Challenged Books in Iowa

ACLU

The ACLU of Iowa is dedicated to preserving our First Amendment to decide for ourselves what we read, view, and hear– a fundamental element of free speech and expression.

The American Library Association’s Office for Intellectual Freedom tracks books that have been challenged, often by parents of students, to be removed from public and school libraries. Classic books such as Brave New World and The Catcher in the Rye, and newer titles, such as the Gossip Girl series and Twilight, have been on “challenged” lists for reasons including explicit language, sexual content and violence.

Since 2005, the following books have been challenged in Iowa libraries because they contained sex, homosexuality, swear words, or mentions of suicide or drug use. We are happy to report that none of them were successfully removed.

See the list!!! : http://www.aclu-ia.org/challenged-books-in-iowa-banned-books-week-2013/

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CNN: ‘Captain Underpants’ tops list of challenged books

CNN Living
By Emanuella Grinberg and CNN Library, CNN
September 24, 2013

CaptainUnderpants(CNN) — What would you do if you went to the library in search of “The Adventures of Captain Underpants” for your child, or to re-read Toni Morrison’s Pulitzer Prize-winning novel “Beloved” only to find that the book had been pulled from the shelves because another patron objected to its content?

It happens in the United States more often than many realize. At least 464 formal complaints were filed in 2012 seeking to remove books from libraries or schools, according to the American Library Association, a sponsor of Banned Books Week, which runs September 22-28. Its mission is to celebrate the freedom to read and highlight the pitfalls of censorship.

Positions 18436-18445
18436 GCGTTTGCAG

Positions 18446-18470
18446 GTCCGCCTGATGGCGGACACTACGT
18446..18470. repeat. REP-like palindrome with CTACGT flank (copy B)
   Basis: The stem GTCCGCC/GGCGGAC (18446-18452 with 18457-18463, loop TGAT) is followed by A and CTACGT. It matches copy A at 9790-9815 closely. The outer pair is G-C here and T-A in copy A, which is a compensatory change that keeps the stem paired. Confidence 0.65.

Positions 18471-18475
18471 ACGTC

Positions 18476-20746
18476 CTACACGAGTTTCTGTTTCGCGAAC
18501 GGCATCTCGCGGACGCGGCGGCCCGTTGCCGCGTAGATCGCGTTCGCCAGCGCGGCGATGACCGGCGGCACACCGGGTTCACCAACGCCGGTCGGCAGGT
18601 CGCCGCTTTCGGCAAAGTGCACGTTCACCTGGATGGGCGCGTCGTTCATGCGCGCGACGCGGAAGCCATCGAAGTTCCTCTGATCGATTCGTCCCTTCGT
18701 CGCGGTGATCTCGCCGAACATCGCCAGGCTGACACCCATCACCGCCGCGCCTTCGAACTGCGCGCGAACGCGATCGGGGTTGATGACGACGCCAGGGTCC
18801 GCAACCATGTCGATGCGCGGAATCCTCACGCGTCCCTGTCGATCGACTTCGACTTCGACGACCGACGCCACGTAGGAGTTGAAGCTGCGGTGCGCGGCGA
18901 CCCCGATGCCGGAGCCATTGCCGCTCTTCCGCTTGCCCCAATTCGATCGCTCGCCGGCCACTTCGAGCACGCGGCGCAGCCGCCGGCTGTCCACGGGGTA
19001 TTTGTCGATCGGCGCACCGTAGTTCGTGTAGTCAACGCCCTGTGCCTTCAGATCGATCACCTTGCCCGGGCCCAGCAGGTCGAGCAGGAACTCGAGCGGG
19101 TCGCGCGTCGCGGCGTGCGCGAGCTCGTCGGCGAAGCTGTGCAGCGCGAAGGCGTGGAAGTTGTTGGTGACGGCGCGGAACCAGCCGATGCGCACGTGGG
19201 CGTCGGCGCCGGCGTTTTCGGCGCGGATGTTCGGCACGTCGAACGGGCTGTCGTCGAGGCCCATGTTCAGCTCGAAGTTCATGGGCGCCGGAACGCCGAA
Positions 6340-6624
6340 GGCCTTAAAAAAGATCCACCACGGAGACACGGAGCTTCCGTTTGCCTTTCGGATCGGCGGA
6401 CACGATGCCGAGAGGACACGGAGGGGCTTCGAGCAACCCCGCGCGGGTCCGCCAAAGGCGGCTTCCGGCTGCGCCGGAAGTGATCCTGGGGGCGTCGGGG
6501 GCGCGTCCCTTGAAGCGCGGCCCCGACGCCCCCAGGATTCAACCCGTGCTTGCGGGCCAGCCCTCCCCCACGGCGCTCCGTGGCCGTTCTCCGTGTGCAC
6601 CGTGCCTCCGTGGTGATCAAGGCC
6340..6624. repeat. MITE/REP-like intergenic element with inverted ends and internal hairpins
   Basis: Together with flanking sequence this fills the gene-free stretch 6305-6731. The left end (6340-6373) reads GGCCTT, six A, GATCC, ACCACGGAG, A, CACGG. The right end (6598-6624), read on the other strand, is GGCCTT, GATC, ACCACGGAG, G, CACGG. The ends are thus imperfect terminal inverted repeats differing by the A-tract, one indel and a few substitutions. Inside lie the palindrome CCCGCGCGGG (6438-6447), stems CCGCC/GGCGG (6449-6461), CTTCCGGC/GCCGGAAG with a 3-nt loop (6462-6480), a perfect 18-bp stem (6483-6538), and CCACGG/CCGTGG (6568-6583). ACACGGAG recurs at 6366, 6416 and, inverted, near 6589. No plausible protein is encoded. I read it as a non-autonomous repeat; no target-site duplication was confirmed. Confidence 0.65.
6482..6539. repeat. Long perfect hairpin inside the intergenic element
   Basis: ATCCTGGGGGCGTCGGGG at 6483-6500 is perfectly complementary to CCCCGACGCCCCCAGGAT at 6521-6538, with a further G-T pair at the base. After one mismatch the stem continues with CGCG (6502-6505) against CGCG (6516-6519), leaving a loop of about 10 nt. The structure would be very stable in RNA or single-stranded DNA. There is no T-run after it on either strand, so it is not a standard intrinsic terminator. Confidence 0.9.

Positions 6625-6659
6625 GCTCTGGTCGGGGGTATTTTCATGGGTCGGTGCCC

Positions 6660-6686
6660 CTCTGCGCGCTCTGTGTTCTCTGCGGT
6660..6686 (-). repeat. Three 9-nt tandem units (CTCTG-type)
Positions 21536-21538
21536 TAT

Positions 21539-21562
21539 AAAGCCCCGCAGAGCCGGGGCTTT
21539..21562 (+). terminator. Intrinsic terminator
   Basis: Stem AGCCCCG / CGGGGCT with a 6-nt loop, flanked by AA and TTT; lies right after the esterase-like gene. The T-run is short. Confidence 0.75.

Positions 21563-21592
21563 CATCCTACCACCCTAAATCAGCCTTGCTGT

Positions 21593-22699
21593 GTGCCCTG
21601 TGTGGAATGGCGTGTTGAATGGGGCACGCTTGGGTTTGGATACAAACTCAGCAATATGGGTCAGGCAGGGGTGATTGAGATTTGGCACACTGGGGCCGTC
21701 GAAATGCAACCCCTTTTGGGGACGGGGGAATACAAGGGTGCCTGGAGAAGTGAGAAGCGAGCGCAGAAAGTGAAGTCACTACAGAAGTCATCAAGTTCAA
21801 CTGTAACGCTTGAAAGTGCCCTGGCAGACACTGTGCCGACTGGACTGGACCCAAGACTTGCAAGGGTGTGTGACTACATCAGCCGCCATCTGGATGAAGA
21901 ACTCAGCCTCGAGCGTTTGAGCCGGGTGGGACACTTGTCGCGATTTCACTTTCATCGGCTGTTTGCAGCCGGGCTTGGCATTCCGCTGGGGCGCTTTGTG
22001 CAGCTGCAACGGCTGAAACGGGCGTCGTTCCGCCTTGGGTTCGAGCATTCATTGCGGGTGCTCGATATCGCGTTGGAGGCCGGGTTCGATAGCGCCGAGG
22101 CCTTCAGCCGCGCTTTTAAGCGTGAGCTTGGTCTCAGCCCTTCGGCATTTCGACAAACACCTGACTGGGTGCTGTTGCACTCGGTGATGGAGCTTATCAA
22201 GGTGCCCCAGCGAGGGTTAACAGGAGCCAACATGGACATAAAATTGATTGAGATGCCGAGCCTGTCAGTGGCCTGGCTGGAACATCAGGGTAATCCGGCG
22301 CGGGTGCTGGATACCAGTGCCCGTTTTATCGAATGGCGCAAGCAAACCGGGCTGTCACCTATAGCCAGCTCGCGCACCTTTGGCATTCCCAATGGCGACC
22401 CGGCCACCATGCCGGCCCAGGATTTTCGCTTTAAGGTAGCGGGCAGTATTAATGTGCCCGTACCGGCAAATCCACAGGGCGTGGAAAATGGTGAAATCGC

The annual event started in 1982, the same year the Supreme Court ruled that students’ First Amendment rights were violated when Kurt Vonnegut’s “Slaughterhouse-Five” and eight other books were removed from school libraries. Despite the legal precedent, schools and libraries still receive formal challenges to remove books from library shelves or nix them from reading lists to protect children from material some see as inappropriate.

Just this month, a North Carolina school board voted to ban Ralph Ellison’s “Invisible Man” based on complaints from the parent of an 11th-grader. The board is reportedly scheduled to reconsider its decision.

Read the the rest of the article: http://www.cnn.com/2013/09/24/living/banned-books-week/index.html

Forbes: Five Banned Books That You Should Read (That You Probably Haven’t)

Forbes
by Alex Knapp
September 23, 2013

Hadden,MarkThis week is Banned Books Week, where librarians and other organizations highlight the books that have been subjected to threats of censorship – and actual censorship – in schools, libraries and nations around the globe. Among the frequently challenged books include classics like The Adventures of Huckleberry Finn by Mark Twain and popular books like The Hunger Games by Suzanne Collins. Many are books that you really ought to read, like Cat’s Cradle or Harry Potter. But then, you probably have read them – either because your school made you or because all your friends pushed them on you.